struct xmlElements {
  std:string source ;
  ...
  unsigned int zip;
};
Then later create a sequence of these:
typedef std:vector <xmlElements> elementVec;

Lastly use boost::property_tree to 'get' the members and store them within the sequence of xmlElements.  

In

Would also like an example on how to set the elements then write the contents out to a file.  

My reply might have been long-winded but hopefully explains what I'm after. Thanks
0
 

Author Comment

by:forums_mp
ID: 39203634
I'm using my smartphone to reply which is somewhat cumbersome.  That aside I'm after a python solution - albeit I used C++ for illustration purposes
0
 
LVL 25

Accepted Solution

by:
clockwatcher earned 500 total points
ID: 39205088
So sounds like you're after a collection of 'source' objects.
import xml.etree.ElementTree as ET

class InvalidTagError(Exception):
    def __init__(self, element, expected):
        self.element = element
        self.expected = expected
    def __str__(self):
        return "'{0}' is not an instance of '{1}'".format(self.element, self.expected)

class QualifiedElement(object):

    @classmethod
    def qualify(classname, tag, ns):
        if ns != '':
            tag =  "{{{ns}}}{tag}".format(ns=ns, tag=tag)
        return tag

    def fqn(self, tag, ns=None):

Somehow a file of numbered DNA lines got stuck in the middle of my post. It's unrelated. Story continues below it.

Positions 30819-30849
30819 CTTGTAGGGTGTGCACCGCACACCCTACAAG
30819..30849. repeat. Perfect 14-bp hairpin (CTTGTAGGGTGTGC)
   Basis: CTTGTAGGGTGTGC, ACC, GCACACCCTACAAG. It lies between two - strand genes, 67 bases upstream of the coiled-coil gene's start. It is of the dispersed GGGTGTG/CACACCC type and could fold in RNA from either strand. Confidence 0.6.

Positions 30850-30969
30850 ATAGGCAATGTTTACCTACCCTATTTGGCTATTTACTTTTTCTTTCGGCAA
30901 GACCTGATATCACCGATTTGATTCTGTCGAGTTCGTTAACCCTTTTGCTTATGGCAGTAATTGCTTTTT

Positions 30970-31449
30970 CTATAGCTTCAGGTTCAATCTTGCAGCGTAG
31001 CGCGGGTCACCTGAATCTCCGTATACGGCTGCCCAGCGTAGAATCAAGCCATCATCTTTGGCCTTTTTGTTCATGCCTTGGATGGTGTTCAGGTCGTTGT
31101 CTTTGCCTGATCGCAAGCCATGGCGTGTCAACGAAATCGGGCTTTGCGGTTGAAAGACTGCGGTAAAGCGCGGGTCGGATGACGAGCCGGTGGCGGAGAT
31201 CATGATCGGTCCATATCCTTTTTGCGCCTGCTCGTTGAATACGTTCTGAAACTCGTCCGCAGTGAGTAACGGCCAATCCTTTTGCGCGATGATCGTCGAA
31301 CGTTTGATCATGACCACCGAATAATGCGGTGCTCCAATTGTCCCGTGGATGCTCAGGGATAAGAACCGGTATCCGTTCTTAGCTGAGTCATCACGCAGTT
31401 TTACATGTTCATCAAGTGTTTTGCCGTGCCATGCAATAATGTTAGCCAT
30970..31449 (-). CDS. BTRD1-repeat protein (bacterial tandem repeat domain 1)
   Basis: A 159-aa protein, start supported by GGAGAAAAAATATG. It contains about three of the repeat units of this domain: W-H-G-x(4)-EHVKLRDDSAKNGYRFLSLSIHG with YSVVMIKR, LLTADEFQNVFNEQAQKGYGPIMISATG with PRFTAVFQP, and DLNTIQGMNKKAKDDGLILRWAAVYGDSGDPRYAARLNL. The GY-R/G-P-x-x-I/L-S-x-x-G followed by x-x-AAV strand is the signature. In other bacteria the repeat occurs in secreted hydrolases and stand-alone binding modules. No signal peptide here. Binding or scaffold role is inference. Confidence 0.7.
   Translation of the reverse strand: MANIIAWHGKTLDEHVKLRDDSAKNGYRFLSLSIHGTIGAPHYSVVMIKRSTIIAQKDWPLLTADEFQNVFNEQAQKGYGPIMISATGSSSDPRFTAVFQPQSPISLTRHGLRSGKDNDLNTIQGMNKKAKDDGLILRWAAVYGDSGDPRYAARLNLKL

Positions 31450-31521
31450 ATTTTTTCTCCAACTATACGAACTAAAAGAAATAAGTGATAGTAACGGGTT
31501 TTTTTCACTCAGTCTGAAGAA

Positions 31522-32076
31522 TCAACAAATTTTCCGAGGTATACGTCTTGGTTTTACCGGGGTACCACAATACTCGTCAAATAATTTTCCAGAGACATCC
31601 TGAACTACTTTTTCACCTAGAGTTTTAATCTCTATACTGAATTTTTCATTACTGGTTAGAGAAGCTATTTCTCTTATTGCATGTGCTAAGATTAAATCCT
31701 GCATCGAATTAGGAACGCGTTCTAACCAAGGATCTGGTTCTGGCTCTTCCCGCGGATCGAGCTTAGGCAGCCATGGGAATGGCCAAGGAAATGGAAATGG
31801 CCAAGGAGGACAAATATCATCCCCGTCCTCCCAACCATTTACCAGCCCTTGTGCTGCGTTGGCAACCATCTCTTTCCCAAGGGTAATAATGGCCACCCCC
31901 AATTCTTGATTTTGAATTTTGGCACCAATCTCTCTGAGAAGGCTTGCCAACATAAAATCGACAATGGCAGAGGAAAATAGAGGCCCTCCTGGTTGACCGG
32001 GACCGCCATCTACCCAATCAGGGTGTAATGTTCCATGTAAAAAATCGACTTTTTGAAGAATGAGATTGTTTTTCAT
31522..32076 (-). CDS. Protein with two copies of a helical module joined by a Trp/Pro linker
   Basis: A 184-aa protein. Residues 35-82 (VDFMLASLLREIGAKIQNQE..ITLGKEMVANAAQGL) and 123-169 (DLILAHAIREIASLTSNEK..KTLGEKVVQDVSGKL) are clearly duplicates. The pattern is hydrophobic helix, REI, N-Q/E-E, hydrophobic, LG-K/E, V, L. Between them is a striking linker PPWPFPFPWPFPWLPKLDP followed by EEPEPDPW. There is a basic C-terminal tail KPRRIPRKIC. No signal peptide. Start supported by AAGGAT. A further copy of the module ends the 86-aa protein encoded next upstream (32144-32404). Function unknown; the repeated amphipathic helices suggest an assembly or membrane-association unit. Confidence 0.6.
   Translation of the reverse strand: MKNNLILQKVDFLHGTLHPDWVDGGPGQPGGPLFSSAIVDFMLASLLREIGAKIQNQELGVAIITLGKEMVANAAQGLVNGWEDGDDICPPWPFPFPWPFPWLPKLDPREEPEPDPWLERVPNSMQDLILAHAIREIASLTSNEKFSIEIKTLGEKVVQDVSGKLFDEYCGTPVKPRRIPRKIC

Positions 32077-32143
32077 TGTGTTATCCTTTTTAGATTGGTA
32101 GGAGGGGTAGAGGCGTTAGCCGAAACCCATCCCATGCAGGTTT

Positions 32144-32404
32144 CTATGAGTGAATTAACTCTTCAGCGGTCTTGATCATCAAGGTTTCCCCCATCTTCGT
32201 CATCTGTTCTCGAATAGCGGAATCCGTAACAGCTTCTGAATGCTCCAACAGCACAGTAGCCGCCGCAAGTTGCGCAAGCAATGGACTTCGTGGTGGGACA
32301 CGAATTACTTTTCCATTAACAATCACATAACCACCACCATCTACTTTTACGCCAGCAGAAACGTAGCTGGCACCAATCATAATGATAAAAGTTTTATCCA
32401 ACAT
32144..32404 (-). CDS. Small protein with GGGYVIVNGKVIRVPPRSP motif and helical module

if ns == None:
            ns = self.ns

        return QualifiedElement.qualify(tag, ns)

    def get_child_text(self, tag, ns=None):
        '''returns the text for the child tag or None if the tag isn't found'''
        
        child = self.element.find(self.fqn(tag, ns))
        if child == None:
           return None
        else:
           return child.text

    def __init__(self, el, ns=None):
        
        if not isinstance(el, ET.Element):
            raise TypeError()

        self.ns = ns
        self.element = el


class Source(QualifiedElement):

    def __init__(self, el, ns=None):

        QualifiedElement.__init__(self, el, ns)  

        if el.tag != self.fqn('source'):
            raise InvalidTagError(el, self.fqn('source'))

        self.num = el.get('num')  # example of attribute access
        self.name = self.get_child_text('name')
        self.street = self.get_child_text('street')
        self.city = self.get_child_text('city')
        self.zip = self.get_child_text('zip')


def main():

    xml='''<?xml version="1.0"?>
<!--
    Document   test.xml
    Created on :
    Author     : Jane Doe
    Description: XML Definition for address 
-->
<st:address xmlns:st="http://this/prefix/needs/to/be/defined" >